“Media” is the modern equivalent of circus, as in bread and circus. It’s primary reason is not so much to keep citizens informed as it is to keep consumers entertained; and it is doing a very good job at the latter continuously refining itself to only broadcasting proven formulas, hence all the remakes and the reason that everything looks and sounds increasingly more and more self-similar.
The biggest cost of TV is opportunity cost. I think it is safe to say that while you’re watching TV, you’re not learning anything. Nor are you changing anything: One of the main purposes of TV is to reinforce the status quo.
Disputing that, I think it is safe to say that if you’re learning something it is not going to be worthy of being your resume, there no entry for “Movies watched”. The amount of hours thus gone could have been used on something productive.
It takes about 1000 hours to render yourself competent in a given field. Competence corresponds to the “DIY level” which is a little below the level where other people would be willing to pay you. Given that the average time spent watching TV every week is about 22 hours, this means it take about a year to replace a skill you were previously paying for.
(If you are going to watch TV, as I am, try to cultivate an “I’m not really paying attention” frame of mind by doing something else simulatanously like reading a book, polishing shoes, or whatever. A secondary benefit is that I can “watch” a movie at least twice and still find it relatively fresh. This also makes ownership more worthwhile though owning media is seldom worthwhile.)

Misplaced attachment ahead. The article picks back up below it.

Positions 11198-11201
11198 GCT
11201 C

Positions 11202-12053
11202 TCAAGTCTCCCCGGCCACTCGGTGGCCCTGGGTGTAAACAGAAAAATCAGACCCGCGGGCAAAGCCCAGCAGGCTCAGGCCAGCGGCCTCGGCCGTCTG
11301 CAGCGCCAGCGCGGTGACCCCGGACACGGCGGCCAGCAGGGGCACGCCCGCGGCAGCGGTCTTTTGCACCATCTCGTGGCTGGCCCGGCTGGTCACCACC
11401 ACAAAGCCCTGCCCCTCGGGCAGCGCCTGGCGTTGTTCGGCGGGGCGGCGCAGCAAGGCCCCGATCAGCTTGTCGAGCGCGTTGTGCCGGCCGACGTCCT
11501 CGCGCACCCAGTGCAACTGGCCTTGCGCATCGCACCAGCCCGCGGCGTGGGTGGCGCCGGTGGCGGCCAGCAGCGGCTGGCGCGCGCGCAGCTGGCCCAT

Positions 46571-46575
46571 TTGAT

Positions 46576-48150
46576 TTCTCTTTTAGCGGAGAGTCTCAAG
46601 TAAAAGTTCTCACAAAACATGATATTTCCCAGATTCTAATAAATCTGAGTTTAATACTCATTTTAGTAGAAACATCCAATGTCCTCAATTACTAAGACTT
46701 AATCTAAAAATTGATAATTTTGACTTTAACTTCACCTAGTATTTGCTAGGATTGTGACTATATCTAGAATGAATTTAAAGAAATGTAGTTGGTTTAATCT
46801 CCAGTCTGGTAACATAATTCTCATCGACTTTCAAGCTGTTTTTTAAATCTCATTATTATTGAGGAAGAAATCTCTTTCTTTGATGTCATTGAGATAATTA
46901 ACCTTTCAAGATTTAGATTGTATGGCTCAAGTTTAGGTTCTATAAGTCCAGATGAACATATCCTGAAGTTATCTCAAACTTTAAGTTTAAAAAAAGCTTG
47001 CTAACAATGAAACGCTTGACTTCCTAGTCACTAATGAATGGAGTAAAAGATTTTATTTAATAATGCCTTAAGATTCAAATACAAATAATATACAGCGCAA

Subscriptions are the second biggest cost. Avoid subscriptions if you can. If you pay $50/month for something it requires $15000+ in investment to back this current expense. Saving $1000 each month, $15000 on the margin means a delay of financial independence by a little over a year. Putting away $250, it’s a 5 year delay! If you want to keep your subscription, know that the companies spend a large sum hooking you up and very little to keep you as a subscriber. Therefore, they are willing to go to great lengths to keep you including extending introductory rates, etc. But frankly, just cancel already.
Get a synergy effect from your internet connection. Hulu offers on demand movies and series. (Pandora offers music.) Using your computer avoids having to buy a TV and associated gadgetry. In particular it avoids using up an entire room to set up an altar. Another source of free media is the library. If you have several local branches in a city, definitely check all of them. Surprisingly the smallest branch in our city seems to have the most movies. The city one over has far more so we also have a card for them. The library selection is much larger than leading video rental stores.
Take advantage of depreciation. The trick here is to lag the newest movies, shows, etc. by 1-2 years. This delay will make the movies, etc. available on the used market, on TV, in dollar theaters, on airplanes, on the barter exchanges. If you buy a depreciated item, you will also be able to sell them again. For instance, I bought the entire series of Startrek Next Generation for about $35-$40 per season. Two years later, I sold them for about the same after watching them several times. I have also bought other series where I made a substantial profit, buying for $10 and selling for $40, crazy (Lexx).
Keeping that in mind beware of storage/holding costs. The trick here is, and this is something I have increasingly come to accept: Accumulating collections is stupid-stupid-stupid. Media, where it be movies or books take up an enormous amount of space and weight compared to how often you use it. The only books worth owning are reference books and books used for work. There are probably no movies worth hanging on to. For music, I have noticed that I rarely play any CD more than 60 times. After that it just sits there and it is time for it to go; I usually use swaptree to swap it away.